By Mustafa Kazemi
The US Army released suicide data less than an hour ago for the month of December and calendar year 2012.
During December, among active-duty soldiers, there were seven potential suicides: three have been confirmed as suicides and four remain under investigation.
For November, the Army reported 12 potential suicides among active-duty soldiers: four have been confirmed as suicides and eight remain under investigation.
For 2012, there have been 182 potential active-duty suicides: 130 have been confirmed as suicides and 52 remain under investigation.
Active-duty suicide number for 2011: 165 confirmed as suicides and no cases under investigation.
During December, among reserve component soldiers who were not on active duty, there were 15 potential suicides (10 Army National Guard and five Army Reserve): four have been confirmed as suicides and 11 remain under investigation.
For November, among that same group, the Army reported 15 potential suicides (12 Army National Guard and three Army Reserve): 10 have been confirmed as suicides and five remain under investigation.
For 2012, there have been 143 potential not on active-duty suicides (96 Army National Guard and 47 Army Reserve): 117 have been confirmed as suicides and 26 remain under investigation.
Not on active-duty suicide numbers for 2011: 118 (82 Army National Guard and 36 Army Reserve) confirmed as suicides and no cases under investigation.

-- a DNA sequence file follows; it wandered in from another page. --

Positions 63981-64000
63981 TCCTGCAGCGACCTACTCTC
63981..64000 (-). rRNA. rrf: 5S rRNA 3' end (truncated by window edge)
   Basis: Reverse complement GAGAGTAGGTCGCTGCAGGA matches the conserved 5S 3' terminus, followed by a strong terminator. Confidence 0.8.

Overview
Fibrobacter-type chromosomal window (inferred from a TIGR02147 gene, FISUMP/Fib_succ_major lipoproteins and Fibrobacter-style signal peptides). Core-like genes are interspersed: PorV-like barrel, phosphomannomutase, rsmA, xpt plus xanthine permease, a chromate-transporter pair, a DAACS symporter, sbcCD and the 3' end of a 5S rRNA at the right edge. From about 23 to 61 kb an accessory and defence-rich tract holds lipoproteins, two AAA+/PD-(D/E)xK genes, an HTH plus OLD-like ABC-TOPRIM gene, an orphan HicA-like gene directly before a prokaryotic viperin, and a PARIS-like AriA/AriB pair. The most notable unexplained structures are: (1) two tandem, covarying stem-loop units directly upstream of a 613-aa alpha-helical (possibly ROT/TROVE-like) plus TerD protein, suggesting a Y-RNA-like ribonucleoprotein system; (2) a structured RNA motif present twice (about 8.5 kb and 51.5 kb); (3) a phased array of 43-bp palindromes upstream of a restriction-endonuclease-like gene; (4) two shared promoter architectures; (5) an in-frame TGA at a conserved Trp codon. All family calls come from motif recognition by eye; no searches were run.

“The Army continues to take aggressive measures head-on to meet the challenge of suicides as every loss of life impacts our family,” said Lt. Gen. Howard Bromberg, deputy chief of Staff, Manpower and Personnel. “In spite of the increased loss of life to suicide, with calendar year 2012 being our highest on record, the Army is confident that through our continued emphasis in the services, programs, policies, and training that support our Army family, we will overcome this threat to our Force. We’ve expanded the Strong Bonds Program to strengthen relationships and family bonds; broadened our training scope by certifying over three thousand additional suicide prevention trainers in the Ask, Care, Escort suicide intervention program; revised Comprehensive Soldier Fitness program to include family members (CSF2); increased our volume and availability of behavioral health services; and conducted an Army-wide stand down during Suicide Prevention Month to promote increased leaders’ awareness and involvement. Additionally, the Army will launch its Ready and Resilient Campaign to guide our efforts to improve resilience and readiness, provide quality care, and improve the effectiveness of the programs and services to ensure comprehensive care of our soldiers, civilians and family members.”